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Scoring on the rebound

Having engaged in what I consider to be merely a little realism recently – pouring cold water on all those pointing to the re-emergence of growth in the economy – I was bound to get my comeuppance.

Last week, I returned from the Cofunds Platform Conference in Hemel Hempstead to find the market trading above 5,100. The rebound really has been too significant to ignore but will it continue?

The answer, of course, is possibly. The easy money has been made and a setback cannot be ruled out but markets could motor more before this happens. In other words, it remains anybody’s guess – as it always is.

I take my hat off to a friend, a retired investment banker, who said last April that the turn had taken place and piled back into shares. My own purchases have been altogether more circumspect.

The improvement in confidence was evident at last week’s conference. The theme was generating income for clients and the fund manager presenters and the IFA audience were remarkably upbeat.

With two fixed-income managers, two specialising in UK equity income and two global equity players, the ground covered was wide and varied. If one message came across, it was that, despite the rise in both bond and equity markets, there are still opportunities out there.

One worrying fact emerged though. Following the collapse in banking dividends, it now appears that a mere seven companies in the FTSE 100 index account for more than half the income generated from this benchmark. Add in a further 13 companies and the percentage rises to nearly three-quarters. Moreover, much of this income arises in dollars. Unsurprisingly, only one bank features in the top 20.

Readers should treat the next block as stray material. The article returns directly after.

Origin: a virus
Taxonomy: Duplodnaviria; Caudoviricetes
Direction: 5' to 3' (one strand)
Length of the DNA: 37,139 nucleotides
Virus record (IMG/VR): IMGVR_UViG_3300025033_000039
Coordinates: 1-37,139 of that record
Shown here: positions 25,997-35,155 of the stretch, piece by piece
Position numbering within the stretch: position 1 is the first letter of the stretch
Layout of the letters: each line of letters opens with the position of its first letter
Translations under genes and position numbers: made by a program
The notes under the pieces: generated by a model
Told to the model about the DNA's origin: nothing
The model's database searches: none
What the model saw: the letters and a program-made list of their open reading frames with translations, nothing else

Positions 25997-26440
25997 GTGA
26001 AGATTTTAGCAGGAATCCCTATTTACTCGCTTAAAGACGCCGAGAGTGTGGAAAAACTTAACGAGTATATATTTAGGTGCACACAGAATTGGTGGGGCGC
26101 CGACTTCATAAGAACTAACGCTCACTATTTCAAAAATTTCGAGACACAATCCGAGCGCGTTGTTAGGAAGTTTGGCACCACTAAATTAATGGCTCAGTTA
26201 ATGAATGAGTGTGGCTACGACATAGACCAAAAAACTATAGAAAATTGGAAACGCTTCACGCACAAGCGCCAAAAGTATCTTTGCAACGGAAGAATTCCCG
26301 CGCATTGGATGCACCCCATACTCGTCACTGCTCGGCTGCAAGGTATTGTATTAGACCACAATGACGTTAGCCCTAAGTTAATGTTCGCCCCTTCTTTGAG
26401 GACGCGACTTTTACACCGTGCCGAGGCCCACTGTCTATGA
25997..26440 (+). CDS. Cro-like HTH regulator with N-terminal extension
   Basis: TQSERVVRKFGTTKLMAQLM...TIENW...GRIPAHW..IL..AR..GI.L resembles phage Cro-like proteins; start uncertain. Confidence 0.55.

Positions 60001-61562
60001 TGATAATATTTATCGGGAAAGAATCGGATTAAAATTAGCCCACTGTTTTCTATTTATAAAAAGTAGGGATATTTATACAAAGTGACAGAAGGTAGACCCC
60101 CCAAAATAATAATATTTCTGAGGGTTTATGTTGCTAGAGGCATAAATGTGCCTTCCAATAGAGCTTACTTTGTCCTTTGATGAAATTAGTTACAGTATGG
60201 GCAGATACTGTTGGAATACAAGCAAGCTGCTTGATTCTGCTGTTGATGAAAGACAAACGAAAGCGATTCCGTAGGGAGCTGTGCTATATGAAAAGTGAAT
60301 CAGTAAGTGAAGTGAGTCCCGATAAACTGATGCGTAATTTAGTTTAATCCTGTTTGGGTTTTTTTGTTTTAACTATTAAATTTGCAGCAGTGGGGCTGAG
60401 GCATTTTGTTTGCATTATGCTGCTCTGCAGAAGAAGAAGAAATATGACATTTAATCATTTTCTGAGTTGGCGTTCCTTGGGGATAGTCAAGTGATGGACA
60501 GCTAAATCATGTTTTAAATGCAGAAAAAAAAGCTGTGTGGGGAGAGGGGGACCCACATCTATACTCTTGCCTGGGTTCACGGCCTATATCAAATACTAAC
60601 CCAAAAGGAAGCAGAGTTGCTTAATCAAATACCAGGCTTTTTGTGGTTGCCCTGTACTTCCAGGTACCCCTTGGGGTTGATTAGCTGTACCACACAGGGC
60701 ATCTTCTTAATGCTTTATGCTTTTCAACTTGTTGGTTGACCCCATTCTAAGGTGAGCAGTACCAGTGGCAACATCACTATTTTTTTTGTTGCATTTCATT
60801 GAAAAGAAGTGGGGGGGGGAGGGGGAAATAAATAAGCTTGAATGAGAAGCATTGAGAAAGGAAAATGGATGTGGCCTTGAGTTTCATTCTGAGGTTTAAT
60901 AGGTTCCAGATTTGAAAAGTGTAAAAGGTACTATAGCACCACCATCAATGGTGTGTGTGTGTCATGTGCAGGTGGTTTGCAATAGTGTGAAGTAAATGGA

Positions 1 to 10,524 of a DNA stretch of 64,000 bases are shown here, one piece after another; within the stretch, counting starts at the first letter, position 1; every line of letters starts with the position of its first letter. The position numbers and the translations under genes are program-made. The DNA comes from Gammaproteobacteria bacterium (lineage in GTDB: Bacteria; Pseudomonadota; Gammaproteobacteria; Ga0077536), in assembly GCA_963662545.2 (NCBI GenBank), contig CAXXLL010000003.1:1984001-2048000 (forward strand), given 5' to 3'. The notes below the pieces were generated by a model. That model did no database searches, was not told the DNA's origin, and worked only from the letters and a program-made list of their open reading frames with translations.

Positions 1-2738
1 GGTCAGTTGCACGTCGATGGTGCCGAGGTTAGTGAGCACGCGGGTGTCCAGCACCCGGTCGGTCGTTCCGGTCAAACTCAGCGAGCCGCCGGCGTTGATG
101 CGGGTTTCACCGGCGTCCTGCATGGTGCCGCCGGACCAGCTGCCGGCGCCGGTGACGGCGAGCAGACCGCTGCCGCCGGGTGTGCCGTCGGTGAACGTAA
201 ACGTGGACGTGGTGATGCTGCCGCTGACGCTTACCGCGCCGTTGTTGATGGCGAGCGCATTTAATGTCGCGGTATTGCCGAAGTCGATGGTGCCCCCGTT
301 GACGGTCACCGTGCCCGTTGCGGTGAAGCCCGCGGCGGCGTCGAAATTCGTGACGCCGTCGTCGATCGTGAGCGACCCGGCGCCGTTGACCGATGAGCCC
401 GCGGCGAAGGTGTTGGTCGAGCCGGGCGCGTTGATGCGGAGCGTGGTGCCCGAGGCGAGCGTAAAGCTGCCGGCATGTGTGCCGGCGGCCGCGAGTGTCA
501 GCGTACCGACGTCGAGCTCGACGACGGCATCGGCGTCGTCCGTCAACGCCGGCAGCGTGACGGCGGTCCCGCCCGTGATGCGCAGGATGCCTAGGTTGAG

Generating an income is, in the greater majority of cases, the principal reason for investing. If not needed now, then the income will be required at some stage.

With cash returning next to nothing and government securities looking vulnerable to increased issuance and a possible return of inflation, corporate bonds and equities appear the obvious choices. The fact that an increasing number of companies have omitted or cut their dividend payouts is a concern though.

Richard Romer-Lee of Old Broad Street Research made the point that while the use of passive index-tracking vehicles might have been sufficient in the recovery that has seen shares bounce back by more than 40 per cent from the depths of six months ago, from now, the hands-on approach of an active manager would become more important.

Certainly, in the field of income generation, it seems no more than prudent to rely on the detailed research that these houses carry out.

This is as true for bonds as it is for equities. Guarding against default is as crucial as ensuring, so far as you can, that the company you are investing in has sufficient cash to maintain its payout ratio.

It was clear that HSBC’s decision to cut its dividend had caught many managers unawares. But in some cases, the passing of a dividend had resulted in the shares rising as investors applauded cash conservation.

I admit that the extent of the recovery has surprised me. The likely cuts in Government spending and the increase in VAT next year may well take their toll but investors seem prepared to look beyond these to better times ahead.

One date does worry me though. When one IFA asked about the effect of a general election next year on the market, I pointed out it wasn’t the election that should concern him but the Budget that will inevitably follow close after.

Brian Tora ( is principal of the Tora Partnership


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